5. Now read the x-coordinates of two positions on the meter scale. Pick two points that are distinct and as far apart as possible (to increase accuracy). For each point, record the x-coordinate in pixels and the scale reading in meters. Then show your calculation of the scale factor that you'll apply to the x-coordinates (in pixels) in order to obtain actual distances.
  6. Now use the scale factor to calculate the horizontal positions in meters.
  7. Plot a graph of Horizontal Position (m) vs. Time (s). Apply a linear fit and obtain the speed.
  8. Before proceeding with the lab, ask the instructor to look over your results.

Analysis of the Collision

 

Collecting data

 

Proceed with the analysis of the collision in a similar way to what you did above. That is, save the image file to your working directory and then open the file in your photo editor. Click here to download a version of the image with a portion of a meter scale overlaid. Prepare a data table. Note that for this photo, the time interval between flashes is 0.000548 s.

 

Locating the position of the BB is a bit tricky in this photo. You know the BB is at the vertex of each image. You can center the cursor on this vertex. However, locating the vertex is more difficult where two images overlap. The color that is produced by such an overlap can help you find the vertex. For example, where the 3rd image overlaps the 4th, the vertex appears white. Where the 5th, red image overlaps the green, you get yellow. Where green overlaps blue, you get cyan.

 

Once you've found the BB coordinates, determine the scale factor as before and calculate positions in meters.

 

Fitting the data

 

You will now need to enter your data into a data analysis program that will do polynomial fits. Vernier Software's Graphical Analysis is one such program.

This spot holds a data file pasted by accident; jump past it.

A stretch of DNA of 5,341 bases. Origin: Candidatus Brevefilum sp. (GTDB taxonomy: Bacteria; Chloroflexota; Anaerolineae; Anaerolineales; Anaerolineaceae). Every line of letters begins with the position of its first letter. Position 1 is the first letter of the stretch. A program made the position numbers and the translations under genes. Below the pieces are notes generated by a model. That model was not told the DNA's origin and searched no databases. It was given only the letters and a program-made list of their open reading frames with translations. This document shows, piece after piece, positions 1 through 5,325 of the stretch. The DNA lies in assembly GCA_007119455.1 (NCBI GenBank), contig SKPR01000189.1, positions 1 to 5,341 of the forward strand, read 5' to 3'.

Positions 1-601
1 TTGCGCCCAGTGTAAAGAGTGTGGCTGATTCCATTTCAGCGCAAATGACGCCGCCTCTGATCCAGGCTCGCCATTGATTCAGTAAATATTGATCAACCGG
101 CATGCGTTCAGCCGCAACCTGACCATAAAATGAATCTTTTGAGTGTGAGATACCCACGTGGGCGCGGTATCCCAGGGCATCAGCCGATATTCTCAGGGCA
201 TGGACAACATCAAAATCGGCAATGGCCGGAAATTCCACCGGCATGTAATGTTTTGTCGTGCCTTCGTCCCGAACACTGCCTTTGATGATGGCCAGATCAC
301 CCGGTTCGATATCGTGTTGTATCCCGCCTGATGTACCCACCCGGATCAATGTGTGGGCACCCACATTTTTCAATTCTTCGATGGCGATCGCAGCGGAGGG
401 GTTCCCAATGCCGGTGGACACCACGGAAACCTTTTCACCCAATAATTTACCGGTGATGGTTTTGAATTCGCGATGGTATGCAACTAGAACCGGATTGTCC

Try a quadratic fit to the Position vs. Time data just to convince yourself that the acceleration is not uniform. But then, did you have any reason to expect it to be uniform?

 

Find the lowest-order polynomial fit that gives a good fit and also has at least some correspondence to the actual physical situation, namely, that the BB must come to a stop and turn around. Record the equation of fit.

 

Find the second derivative of the Position vs. Time fit. Then plot it. Are you surprised at the magnitudes of the accelerations? How can they be so large? Find out how large the corresponding forces are by calculating the product, ma = (mass of the BB)x(acceleration). Why can you use ma to represent the force of the elastic strip on the BB?

 

Now plot ma vs. Time. Keep that graph handy for the following.

 

Interpretations

 

Examine your graph of ma vs. Time and describe how the magnitude of the force changes as a function of time. What do you find interesting about the graph?

Now consider the following:

 

The Webster's Revised Unabridged Dictionary gives the following as a definition of paradox: "an assertion or sentiment seemingly contradictory, or opposed to common sense; that which in appearance or terms is absurd, but yet may be true in fact." The BB-elastic collision presents an opportunity to pose a paradox and then attempt to resolve it. Note that while a paradox may seem contradictory, it "yet may be true in fact." Therefore, your job will be to explain how the following paradox can be true.

 

An examination of your ma vs. Time graph should reveal that the magnitude of the net force on the BB is greatest at the beginning of the collision and then decreases. This force is due to the action of the elastic strip. Yet, you know from experience that the more you stretch an elastic band, the more it pulls back on you. The elastic strip in the photograph certainly seems to be stretched more at the end of the collision than at the beginning. How is it possible for the force of the strip on the BB to be greatest at the beginning of the collision? Give very careful thought to this question and also give the photograph a close examination. Then write a paragraph in explanation.